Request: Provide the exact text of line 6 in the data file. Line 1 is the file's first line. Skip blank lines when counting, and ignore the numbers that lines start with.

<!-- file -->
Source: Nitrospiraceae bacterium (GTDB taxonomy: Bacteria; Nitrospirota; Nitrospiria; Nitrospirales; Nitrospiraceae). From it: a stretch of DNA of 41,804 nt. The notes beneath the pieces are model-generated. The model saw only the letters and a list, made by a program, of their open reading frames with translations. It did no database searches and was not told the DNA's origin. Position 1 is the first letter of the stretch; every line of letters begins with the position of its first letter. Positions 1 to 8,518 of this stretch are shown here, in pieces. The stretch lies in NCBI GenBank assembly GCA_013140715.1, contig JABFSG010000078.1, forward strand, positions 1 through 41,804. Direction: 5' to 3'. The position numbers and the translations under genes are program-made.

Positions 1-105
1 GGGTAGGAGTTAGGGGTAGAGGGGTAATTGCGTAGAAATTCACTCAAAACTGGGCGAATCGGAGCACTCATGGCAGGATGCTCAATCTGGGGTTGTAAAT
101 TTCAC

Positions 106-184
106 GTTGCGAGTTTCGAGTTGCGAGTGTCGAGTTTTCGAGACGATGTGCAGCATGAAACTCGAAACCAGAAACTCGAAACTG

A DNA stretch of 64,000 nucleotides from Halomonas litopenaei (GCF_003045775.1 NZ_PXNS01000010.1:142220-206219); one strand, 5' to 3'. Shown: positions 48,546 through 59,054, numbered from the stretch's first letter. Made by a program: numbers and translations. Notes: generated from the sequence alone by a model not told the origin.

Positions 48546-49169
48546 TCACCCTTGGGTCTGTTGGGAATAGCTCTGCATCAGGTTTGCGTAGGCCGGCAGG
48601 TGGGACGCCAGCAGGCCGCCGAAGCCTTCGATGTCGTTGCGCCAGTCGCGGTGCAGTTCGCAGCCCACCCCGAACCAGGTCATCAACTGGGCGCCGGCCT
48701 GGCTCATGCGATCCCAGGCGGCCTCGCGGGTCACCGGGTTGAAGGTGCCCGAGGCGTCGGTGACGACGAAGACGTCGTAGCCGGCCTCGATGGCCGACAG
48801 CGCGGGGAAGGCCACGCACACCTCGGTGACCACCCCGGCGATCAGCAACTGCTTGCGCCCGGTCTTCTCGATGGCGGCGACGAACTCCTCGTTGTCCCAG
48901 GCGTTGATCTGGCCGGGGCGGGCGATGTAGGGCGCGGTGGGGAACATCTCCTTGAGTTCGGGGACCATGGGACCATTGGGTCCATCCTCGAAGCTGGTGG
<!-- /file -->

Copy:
106 GTTGCGAGTTTCGAGTTGCGAGTGTCGAGTTTTCGAGACGATGTGCAGCATGAAACTCGAAACCAGAAACTCGAAACTG